And to shore up inappropriate diet or opinion is just simply wrong. And I will not do it. We are all subject to unkind labels these days. If one has to defend an indefensible position, one will always resort to name calling. This method is older than the Greeks, even those before them. Long before them. A fairly reliable method with the gullible. But cheap to any with interlect of any stature. So where does that leave us?

I believe it leaves us with our individual opinions. I will remain interested in your recipes for our 'urgent' young man. And jolly good on you, I am in awe.

I will start off.

Take cut up bacon, chopped onion, and anything else you feel is appropiate.
Fry them together, in a pot.
Introduce skinned or canned tomatoes.
Add the cooked twisted spag. don't know what is is called.
S&P and a bit of soy or worsty sauce. Mix and enjoy.

See now, Jock, how I am prepared to take the blame. Isn't it funny. ;Þ
post #14 of 55
Ah - Ha, Pete has ventured into the potential morasse. How brave, noble even. But still no recipes which our urgent gentleman requested initially. Where to turn? Where to hide? How to cope? Well, I don't know. But I am quite certain that our precious little darling will not starve. Unless he wants to of course.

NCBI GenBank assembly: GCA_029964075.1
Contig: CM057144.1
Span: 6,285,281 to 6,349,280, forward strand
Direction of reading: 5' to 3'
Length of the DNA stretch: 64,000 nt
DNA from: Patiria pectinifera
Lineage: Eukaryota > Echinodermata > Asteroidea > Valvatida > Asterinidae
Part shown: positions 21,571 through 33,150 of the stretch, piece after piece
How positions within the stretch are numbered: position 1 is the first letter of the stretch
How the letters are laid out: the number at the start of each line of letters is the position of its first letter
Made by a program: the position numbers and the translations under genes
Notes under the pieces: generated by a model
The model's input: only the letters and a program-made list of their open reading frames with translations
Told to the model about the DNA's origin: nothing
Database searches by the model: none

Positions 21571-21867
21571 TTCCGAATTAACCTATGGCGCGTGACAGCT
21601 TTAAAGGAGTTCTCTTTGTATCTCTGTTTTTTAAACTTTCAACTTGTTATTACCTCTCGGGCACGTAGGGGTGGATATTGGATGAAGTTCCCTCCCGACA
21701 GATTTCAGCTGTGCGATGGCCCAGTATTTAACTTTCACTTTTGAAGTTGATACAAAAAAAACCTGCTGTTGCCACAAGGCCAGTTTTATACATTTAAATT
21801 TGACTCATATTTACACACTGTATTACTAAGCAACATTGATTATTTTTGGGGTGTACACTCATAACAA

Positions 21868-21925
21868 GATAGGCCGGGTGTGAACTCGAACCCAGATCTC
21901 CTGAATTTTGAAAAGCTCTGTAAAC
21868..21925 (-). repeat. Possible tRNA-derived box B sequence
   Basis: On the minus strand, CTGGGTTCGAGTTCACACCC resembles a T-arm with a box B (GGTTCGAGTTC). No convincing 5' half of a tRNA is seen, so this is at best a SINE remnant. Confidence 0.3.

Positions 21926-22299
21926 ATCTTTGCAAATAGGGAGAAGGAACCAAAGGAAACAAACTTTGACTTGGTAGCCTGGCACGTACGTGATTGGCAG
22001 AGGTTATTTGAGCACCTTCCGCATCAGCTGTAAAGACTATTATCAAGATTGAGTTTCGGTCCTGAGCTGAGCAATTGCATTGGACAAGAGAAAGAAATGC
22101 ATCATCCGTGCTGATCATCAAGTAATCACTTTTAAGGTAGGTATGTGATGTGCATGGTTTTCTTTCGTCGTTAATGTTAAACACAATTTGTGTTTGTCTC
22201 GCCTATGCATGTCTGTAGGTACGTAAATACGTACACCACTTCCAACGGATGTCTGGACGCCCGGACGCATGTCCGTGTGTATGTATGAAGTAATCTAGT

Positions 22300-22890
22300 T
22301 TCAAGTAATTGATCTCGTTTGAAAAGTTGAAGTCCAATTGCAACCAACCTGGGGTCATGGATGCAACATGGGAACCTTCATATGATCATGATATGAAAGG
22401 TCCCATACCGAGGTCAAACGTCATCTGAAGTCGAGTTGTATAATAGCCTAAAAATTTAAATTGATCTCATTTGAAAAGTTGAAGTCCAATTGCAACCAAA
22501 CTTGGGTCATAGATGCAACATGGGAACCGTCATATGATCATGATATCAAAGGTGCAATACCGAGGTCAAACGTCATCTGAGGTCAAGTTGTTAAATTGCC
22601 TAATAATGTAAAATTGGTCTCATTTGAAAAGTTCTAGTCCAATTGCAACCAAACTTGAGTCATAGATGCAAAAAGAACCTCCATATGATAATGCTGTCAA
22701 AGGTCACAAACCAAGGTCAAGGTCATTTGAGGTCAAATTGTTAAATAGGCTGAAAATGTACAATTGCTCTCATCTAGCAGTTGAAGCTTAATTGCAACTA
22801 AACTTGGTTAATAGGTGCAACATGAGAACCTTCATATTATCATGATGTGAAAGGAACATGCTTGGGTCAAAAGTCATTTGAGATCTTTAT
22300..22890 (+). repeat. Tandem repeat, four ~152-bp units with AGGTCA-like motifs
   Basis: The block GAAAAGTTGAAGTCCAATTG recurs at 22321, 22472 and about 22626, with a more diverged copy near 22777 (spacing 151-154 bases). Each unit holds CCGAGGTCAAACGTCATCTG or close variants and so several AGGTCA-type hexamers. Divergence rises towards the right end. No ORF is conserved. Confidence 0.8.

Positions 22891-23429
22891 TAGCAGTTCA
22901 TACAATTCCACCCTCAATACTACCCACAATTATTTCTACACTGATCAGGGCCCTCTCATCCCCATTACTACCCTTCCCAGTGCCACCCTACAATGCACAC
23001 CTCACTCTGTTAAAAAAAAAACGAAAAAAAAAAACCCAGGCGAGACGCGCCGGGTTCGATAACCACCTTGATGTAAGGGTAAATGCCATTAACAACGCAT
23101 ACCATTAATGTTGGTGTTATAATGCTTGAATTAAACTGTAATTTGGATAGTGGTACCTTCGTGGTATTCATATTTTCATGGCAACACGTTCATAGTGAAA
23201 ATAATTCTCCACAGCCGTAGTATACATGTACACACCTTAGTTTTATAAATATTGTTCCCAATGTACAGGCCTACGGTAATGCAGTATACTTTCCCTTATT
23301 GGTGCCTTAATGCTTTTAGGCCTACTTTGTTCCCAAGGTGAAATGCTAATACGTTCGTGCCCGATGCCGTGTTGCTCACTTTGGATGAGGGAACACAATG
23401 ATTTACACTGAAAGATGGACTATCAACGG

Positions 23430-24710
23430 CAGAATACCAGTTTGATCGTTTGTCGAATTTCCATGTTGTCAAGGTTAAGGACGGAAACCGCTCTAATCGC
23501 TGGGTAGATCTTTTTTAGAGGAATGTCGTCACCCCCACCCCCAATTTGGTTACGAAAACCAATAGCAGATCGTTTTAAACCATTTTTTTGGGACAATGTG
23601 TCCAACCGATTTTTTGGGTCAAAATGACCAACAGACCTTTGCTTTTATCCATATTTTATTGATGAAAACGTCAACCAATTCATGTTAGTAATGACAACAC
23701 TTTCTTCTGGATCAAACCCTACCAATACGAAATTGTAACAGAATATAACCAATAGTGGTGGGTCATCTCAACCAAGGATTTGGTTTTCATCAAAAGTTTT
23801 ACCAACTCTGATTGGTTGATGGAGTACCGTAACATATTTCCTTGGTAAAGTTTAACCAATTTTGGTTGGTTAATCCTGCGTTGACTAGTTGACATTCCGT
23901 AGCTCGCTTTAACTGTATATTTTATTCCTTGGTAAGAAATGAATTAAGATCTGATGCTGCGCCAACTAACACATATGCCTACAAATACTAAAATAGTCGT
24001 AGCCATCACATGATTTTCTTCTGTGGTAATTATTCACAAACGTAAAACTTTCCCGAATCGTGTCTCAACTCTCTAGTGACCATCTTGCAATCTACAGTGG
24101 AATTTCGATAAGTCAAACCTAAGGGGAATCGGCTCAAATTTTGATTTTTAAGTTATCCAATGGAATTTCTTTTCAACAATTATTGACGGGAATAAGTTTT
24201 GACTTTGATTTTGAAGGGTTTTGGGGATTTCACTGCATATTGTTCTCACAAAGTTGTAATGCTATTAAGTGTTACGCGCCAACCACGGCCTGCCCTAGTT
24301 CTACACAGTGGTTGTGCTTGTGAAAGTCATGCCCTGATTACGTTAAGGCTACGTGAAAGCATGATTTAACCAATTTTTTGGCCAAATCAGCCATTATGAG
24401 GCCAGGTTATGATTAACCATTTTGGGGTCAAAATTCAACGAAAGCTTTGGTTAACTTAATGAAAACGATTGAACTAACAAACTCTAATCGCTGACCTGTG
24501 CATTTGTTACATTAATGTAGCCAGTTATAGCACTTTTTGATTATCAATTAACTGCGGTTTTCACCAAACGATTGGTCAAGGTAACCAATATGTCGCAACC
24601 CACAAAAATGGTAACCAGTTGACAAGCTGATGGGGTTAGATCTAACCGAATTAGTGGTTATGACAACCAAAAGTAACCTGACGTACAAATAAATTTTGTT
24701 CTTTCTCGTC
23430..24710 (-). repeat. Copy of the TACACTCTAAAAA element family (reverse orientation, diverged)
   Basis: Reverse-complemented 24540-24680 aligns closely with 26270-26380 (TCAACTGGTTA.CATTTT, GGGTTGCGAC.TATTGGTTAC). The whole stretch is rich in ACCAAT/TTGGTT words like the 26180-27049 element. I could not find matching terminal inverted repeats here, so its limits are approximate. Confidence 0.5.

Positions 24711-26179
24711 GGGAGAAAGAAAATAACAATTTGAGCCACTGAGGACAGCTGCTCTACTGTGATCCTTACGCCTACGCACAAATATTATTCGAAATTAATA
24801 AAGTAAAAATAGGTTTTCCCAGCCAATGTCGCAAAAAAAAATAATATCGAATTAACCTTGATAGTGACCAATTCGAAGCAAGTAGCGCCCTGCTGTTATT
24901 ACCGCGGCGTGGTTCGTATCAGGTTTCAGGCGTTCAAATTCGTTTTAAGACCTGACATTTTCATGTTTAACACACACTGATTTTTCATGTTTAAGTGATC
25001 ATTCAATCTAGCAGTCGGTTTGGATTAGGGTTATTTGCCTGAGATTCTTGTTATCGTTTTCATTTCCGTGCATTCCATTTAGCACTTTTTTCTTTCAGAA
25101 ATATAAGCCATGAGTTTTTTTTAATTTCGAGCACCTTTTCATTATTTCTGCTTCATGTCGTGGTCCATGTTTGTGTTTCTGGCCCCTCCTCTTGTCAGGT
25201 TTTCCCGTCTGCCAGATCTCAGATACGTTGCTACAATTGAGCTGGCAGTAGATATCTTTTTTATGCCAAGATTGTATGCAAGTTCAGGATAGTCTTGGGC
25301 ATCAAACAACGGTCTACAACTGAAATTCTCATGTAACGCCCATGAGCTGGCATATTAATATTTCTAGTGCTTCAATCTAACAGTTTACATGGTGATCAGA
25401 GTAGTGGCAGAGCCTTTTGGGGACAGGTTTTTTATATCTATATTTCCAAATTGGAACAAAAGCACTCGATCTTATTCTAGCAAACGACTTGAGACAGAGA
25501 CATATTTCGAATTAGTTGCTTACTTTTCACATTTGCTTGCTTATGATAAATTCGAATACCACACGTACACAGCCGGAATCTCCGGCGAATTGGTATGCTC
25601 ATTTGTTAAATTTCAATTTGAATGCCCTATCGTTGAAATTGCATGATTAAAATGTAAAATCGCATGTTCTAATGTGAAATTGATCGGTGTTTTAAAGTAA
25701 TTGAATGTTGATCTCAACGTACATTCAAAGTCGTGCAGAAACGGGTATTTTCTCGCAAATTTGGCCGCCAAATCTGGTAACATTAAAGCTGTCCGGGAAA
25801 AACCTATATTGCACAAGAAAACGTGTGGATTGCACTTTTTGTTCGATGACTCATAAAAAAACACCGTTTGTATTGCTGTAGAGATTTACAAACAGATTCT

post #15 of 55

Hey, Diane, you forgot to squish up a ham and lettuce sandwich and chuck it in.

Honestly though,

Why doesn't Durk just ask his mom for ideas? Picky eaters are made, not born and I'm guessing she's a rotten cook.

My first gut reaction was that he's coming at the world like ordering at Mom's Cafeteria. My reaction is ... 'wha?'...(need an icon with one eyebrow raised into scalp)

JEEZ! We use EVERYTHING and put stuff in recipes in combinations that don't even sound edible! (I draw the line at snails- don't care what you call them)

I've raised 3 kids, all LOVED salad, all kinds of veggies and different types of cuisines (my oldest at 10 yo loved HOT szechuan tofu and pork) because that's what I fed them. They watched me cook (like I did with my Grandma) and saw how much fun it was preparing all kinds of wonderful food. It's pretty simple. None of this 'I DONNNNN LIEEEEEKKKK ITTTT' stuff.